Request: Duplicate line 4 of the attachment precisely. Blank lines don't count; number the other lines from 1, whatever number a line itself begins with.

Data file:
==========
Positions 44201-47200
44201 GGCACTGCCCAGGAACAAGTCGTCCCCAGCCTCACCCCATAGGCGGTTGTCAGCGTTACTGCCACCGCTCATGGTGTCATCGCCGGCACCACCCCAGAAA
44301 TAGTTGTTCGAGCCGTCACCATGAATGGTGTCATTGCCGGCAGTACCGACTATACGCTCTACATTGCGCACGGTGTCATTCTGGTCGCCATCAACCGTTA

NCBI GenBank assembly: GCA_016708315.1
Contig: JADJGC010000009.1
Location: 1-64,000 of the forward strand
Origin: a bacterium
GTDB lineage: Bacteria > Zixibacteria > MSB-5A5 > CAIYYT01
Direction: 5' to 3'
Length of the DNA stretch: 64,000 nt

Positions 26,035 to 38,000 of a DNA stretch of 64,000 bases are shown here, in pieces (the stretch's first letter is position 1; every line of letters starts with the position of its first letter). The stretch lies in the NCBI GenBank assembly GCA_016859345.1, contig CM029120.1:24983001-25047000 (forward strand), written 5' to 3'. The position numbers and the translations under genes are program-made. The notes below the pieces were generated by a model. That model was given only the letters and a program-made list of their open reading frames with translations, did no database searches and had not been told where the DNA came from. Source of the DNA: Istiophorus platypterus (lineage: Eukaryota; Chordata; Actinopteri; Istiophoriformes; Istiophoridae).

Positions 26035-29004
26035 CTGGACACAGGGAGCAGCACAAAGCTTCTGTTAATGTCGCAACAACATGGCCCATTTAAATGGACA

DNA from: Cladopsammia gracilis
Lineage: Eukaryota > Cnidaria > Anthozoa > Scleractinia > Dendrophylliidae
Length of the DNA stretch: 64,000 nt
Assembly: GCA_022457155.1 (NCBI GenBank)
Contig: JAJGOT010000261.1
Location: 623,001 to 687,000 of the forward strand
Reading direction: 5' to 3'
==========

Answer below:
NCBI GenBank assembly: GCA_016708315.1